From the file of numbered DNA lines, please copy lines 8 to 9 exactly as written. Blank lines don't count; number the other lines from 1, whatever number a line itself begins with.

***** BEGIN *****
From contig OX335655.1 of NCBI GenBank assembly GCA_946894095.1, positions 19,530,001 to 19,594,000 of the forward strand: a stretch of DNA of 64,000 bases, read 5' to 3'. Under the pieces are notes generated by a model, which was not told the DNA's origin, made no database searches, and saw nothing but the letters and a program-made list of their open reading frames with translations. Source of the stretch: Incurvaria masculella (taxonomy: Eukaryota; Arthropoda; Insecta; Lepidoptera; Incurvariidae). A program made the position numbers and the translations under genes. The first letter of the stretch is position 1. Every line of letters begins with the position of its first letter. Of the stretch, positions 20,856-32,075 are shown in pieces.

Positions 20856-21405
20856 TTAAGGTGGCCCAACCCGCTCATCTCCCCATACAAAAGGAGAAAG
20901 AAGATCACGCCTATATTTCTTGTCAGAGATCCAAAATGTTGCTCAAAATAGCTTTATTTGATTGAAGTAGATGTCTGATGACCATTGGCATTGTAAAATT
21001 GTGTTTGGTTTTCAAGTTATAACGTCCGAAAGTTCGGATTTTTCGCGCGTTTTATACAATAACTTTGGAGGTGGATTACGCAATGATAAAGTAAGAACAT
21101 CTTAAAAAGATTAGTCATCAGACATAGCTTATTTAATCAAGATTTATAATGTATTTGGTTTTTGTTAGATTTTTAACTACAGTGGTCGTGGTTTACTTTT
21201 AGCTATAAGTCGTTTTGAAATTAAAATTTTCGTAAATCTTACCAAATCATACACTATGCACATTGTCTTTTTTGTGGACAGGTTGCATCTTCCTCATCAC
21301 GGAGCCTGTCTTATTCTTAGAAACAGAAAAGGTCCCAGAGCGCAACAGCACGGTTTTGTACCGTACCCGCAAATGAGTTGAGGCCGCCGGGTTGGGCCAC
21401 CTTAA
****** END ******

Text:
21301 GGAGCCTGTCTTATTCTTAGAAACAGAAAAGGTCCCAGAGCGCAACAGCACGGTTTTGTACCGTACCCGCAAATGAGTTGAGGCCGCCGGGTTGGGCCAC
21401 CTTAA